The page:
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Purdue University. Department of Aviation Technology


Historical Information

*As it appears on the School of Aviation and Transportation Technology website, 2015:

1930s – 1940s

Purdue University Aviation has a rich and storied history. In 1935, Amelia Earhart was invited to join Purdue as a visiting counselor for women students. She loved her role and the University, and she developed what she called her "flying laboratory": a Lockheed Electra twin-engined airliner. Earhart had the seats removed and extra fuel tanks installed in their place. With these changes the plane had a fuel capacity of 1204 gallons, which gave it a range of 4,500 miles.

In the 1940s, Aeronautical Engineering developed a four year non-engineering program in Air Transportation. With options in flight, maintenance, and management, the program utilized the Purdue Airport and aircraft as a laboratory. Included in these resources was Purdue Aeronautics Corporation, which operated the fleet of DC-3 aircraft as well as the Purdue Airport, the first university-owned airport in the country.


By the 1950s, the engineering school determined that the Air Transportation program was not consistent with their future goals. The management portion of the program was absorbed into the then-developing School of Management. The flight and maintenance options were in effect terminated. In order to make use of the available resources, flight and maintenance training programs were established in the Division of Technical Institutes (DTI). This was the beginning of what became known as the Department of Aviation Technology. A two-year program in Aviation Maintenance Technology (AMT) was created in 1954 and followed by Professional Pilot Technology (PPT) in 1956. The emphasis of the AMT program was providing student eligibility for the Civil Aeronautics Administration Airframe and Powerplant Mechanic certification. The PPT program utilized Purdue Aeronautics Corporation's (PAC) DC-3 aircraft and required the students to have a commercial pilot certificate prior to entering the program. Initially, both programs heavily utilized PAC equipment and facilities for laboratories. Although located on the West Lafayette campus, the program was not considered a part of the University. Academic subjects were taught as special courses, and aviation students paid extra fees.

Specialized course and laboratory development and integration into the University mainstream were major goals of the late 1950s.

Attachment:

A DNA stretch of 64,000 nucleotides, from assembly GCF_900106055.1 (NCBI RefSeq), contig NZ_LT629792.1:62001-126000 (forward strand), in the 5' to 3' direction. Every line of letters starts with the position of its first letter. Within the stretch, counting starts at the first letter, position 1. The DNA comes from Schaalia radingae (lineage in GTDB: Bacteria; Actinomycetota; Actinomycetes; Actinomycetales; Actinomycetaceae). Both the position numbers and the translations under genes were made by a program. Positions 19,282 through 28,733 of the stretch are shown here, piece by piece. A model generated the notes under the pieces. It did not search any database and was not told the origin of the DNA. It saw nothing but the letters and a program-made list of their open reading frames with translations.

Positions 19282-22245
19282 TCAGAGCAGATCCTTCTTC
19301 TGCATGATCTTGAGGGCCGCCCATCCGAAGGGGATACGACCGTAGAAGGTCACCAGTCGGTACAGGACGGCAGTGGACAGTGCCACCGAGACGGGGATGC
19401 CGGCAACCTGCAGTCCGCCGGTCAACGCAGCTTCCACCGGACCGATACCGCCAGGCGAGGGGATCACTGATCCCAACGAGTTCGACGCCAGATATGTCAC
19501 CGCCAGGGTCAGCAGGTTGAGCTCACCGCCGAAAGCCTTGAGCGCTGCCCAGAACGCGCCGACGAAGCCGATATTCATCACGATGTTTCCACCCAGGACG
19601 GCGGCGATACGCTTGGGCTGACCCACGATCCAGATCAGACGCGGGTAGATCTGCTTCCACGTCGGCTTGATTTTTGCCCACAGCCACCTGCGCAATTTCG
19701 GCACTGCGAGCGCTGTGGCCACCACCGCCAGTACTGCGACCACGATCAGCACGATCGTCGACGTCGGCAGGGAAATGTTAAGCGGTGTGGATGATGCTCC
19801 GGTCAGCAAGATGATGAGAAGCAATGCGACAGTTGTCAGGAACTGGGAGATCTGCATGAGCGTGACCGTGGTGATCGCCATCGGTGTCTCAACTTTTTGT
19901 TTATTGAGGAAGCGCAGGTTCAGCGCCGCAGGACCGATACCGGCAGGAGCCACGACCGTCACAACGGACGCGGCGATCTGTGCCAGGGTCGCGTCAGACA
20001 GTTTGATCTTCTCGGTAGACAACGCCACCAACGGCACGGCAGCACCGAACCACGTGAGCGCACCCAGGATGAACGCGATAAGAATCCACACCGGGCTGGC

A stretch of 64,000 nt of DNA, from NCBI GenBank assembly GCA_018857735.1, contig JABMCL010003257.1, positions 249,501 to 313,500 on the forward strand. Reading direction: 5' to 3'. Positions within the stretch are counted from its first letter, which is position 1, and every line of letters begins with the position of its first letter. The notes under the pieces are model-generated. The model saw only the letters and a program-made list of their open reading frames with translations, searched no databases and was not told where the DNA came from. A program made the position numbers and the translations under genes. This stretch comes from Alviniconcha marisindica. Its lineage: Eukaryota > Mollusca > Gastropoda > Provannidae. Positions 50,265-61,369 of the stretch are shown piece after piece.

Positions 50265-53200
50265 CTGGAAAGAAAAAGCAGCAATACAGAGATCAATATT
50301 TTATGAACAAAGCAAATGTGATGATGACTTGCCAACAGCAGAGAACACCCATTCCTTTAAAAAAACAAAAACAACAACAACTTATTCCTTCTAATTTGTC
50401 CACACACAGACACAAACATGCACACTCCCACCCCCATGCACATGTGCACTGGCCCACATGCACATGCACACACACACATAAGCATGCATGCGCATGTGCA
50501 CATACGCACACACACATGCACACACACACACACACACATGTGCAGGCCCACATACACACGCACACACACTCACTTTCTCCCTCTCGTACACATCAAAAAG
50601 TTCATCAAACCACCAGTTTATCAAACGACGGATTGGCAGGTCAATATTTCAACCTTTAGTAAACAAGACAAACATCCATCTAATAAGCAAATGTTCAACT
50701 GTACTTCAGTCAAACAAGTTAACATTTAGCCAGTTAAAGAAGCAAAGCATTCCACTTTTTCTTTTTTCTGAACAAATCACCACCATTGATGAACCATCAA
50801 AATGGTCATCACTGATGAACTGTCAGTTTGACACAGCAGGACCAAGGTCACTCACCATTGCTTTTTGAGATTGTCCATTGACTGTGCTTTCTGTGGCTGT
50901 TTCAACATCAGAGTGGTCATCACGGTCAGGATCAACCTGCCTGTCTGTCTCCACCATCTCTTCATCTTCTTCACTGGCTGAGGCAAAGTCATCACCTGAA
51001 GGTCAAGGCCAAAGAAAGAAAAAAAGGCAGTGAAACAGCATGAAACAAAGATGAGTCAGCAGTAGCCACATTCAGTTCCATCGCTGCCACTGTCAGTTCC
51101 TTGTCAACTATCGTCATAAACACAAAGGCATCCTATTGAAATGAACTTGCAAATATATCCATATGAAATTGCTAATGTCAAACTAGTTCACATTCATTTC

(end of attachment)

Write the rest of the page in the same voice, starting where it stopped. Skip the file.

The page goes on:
By 1960, all academic subjects were being taught within the regular University course structure. Beginning in 1961, aviation students paid only the standard tuition and fees. A third program, Aviation Electronics Technology (AET), was initiated in the fall of 1961. Students graduating in the spring of 1962 were the first to receive associate degrees. Three significant events occurred in 1964: the development of the College of Technology, the development of an ab-initio flight training program, and the conversion of the existing flight option into a B.S. degree program.

The College of Technology was formed as an organizational structure for the various two-year associate degree programs including aviation technology. Also included in the school were the departments of Industrial Education and Industrial Supervision, both four year Bachelor of Science degree-granting programs. The creation of the College of Technology enhanced the concept of the 2+2 curriculum at a time when an increasing number of students were seeking a B.S. degree. Also of major significance was the designation of the aviation unit as a department of the school.

1970s – 1980s

The 1970s were a time of great change for Aviation Technology. The early part of the decade saw the dissolution of the Purdue Aeronautics Corporation and its sequel, Purdue Airlines, Inc. This forced the department to develop additional courses and laboratories. In 1977, a second B.S. degree option was made available for aviation maintenance students. Towards the end of the decade, the associate aviation electronics degree program was discontinued. The majority of the content and resources were relocated as advanced coursework in the Aviation Maintenance B.S. degree option.

The 1980s saw the development of the Aviation Administration (AAT) program as well as the title change of Aviation Maintenance Technology (AMT) to Aeronautical Engineering Technology (AET), which better reflected the mission of the program.

1990s – 2000s

The 1990s were a time of great success for the Department of Aviation Technology. In the early part of the decade, the department was able to expand its coursework to the Indianapolis Statewide Technology site. Then, in 1997, the department received initial academic accreditation of all Aviation Technology undergraduate programs by the Council on Aviation Accreditation (CAA).